Proverbs 10

Proverbs of Solomon (10:1–32)

Verse 13: This proverb contrasts the discerning person with the person who lacks judgment; the latter will experience the rod of discipline and punishment.

Verse 16: This proverb is a source for two important New Testament teachings (see Romans 6:23; Galatians 6:7–8). The proverb shows us that what happens to us in life is usually the result of moral choices we make. Let us not be quick to blame external circumstances or other people for our troubles; most likely, we have brought our troubles on ourselves.44

Verse 19: It is always better to speak less and listen more. Listening is a sign of wisdom; chattering (verses 8,10) is a sign of foolishness. We would sin less with our tongue if we could “hold” it better! Furthermore, people often try to cover up a sin with many words; be wary of the one who talks too much.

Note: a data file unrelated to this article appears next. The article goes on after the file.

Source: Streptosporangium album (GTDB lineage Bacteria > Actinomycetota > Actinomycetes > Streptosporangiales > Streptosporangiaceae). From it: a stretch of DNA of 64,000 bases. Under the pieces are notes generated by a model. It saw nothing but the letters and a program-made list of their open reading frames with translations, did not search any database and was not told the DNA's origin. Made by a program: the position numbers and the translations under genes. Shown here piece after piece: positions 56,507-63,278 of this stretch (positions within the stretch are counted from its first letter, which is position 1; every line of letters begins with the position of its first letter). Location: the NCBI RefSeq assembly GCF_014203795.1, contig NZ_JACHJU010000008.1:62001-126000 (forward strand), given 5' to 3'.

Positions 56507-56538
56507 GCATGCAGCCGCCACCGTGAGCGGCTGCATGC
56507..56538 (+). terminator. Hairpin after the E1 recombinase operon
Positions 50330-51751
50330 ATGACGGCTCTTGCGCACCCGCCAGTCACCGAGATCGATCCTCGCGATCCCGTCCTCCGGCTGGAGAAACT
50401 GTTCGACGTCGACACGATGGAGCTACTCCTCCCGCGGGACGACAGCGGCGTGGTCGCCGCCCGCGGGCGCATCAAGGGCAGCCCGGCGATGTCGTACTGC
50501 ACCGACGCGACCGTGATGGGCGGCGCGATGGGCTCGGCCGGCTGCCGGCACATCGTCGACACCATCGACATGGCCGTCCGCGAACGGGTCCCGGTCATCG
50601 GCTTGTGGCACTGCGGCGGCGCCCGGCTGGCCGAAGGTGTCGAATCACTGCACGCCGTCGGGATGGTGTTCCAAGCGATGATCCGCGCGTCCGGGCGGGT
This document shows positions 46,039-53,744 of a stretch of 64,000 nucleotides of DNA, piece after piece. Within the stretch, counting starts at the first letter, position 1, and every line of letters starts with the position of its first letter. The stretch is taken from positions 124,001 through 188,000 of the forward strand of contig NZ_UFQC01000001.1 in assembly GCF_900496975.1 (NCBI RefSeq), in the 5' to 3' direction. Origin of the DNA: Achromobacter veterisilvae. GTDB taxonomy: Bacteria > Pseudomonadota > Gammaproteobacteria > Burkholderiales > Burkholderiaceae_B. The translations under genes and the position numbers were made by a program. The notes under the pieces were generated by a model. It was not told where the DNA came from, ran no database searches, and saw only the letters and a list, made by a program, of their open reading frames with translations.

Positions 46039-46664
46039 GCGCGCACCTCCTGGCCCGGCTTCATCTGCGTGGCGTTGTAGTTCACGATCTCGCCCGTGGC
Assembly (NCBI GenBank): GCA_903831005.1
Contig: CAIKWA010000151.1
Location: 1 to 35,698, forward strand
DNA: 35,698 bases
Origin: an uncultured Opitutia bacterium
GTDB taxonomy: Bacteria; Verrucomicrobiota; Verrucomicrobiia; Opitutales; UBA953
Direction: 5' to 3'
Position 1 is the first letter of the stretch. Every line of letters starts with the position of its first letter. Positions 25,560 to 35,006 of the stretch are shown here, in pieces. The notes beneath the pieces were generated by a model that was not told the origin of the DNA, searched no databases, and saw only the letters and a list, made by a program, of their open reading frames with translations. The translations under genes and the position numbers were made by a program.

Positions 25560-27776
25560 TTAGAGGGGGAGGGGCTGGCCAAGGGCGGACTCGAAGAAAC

Verse 23: A person’s character is revealed by the things he finds pleasure in.

Verse 24: What the wicked dreads is exposure, shame, and punishment; these things will one day overtake him. On the other hand, what the righteous desire will be granted (see Matthew 5:6).

Verse 25: The wicked are swept away, but the righteous stand firm forever (see 1 John 2:17).

Verse 26: The sluggard is an irritant to hard-working people, especially if one has to send him on an errand (see Proverbs 6:6–11).

Verse 29: Here the expression way of the LORD refers to His law and His administration of justice; it is a refuge for the righteous and the ruin of the unrighteous.

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